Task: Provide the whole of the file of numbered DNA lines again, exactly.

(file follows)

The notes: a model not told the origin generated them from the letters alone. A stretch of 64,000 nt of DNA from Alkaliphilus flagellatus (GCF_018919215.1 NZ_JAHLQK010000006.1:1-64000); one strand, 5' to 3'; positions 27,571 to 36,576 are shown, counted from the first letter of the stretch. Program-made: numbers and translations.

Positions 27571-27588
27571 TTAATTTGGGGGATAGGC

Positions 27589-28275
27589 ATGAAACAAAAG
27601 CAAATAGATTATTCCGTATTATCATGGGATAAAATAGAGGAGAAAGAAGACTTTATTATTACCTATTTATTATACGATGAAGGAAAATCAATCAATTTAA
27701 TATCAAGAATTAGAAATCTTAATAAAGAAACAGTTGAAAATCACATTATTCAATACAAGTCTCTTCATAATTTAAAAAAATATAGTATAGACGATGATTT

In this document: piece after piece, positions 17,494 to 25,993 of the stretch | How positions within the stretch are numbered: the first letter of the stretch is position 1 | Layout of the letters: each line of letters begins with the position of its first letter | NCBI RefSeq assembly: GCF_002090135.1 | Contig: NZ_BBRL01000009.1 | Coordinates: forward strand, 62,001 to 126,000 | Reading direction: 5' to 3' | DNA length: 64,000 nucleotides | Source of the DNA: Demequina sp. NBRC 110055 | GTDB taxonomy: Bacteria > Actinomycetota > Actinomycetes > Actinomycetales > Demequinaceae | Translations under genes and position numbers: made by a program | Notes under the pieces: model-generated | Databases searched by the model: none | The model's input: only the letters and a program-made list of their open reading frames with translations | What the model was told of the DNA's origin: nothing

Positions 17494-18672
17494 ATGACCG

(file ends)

The notes: a model not told the origin generated them from the letters alone. A stretch of 64,000 nt of DNA from Alkaliphilus flagellatus (GCF_018919215.1 NZ_JAHLQK010000006.1:1-64000); one strand, 5' to 3'; positions 27,571 to 36,576 are shown, counted from the first letter of the stretch. Program-made: numbers and translations.

Positions 27571-27588
27571 TTAATTTGGGGGATAGGC

Positions 27589-28275
27589 ATGAAACAAAAG
27601 CAAATAGATTATTCCGTATTATCATGGGATAAAATAGAGGAGAAAGAAGACTTTATTATTACCTATTTATTATACGATGAAGGAAAATCAATCAATTTAA
27701 TATCAAGAATTAGAAATCTTAATAAAGAAACAGTTGAAAATCACATTATTCAATACAAGTCTCTTCATAATTTAAAAAAATATAGTATAGACGATGATTT

In this document: piece after piece, positions 17,494 to 25,993 of the stretch | How positions within the stretch are numbered: the first letter of the stretch is position 1 | Layout of the letters: each line of letters begins with the position of its first letter | NCBI RefSeq assembly: GCF_002090135.1 | Contig: NZ_BBRL01000009.1 | Coordinates: forward strand, 62,001 to 126,000 | Reading direction: 5' to 3' | DNA length: 64,000 nucleotides | Source of the DNA: Demequina sp. NBRC 110055 | GTDB taxonomy: Bacteria > Actinomycetota > Actinomycetes > Actinomycetales > Demequinaceae | Translations under genes and position numbers: made by a program | Notes under the pieces: model-generated | Databases searched by the model: none | The model's input: only the letters and a program-made list of their open reading frames with translations | What the model was told of the DNA's origin: nothing

Positions 17494-18672
17494 ATGACCG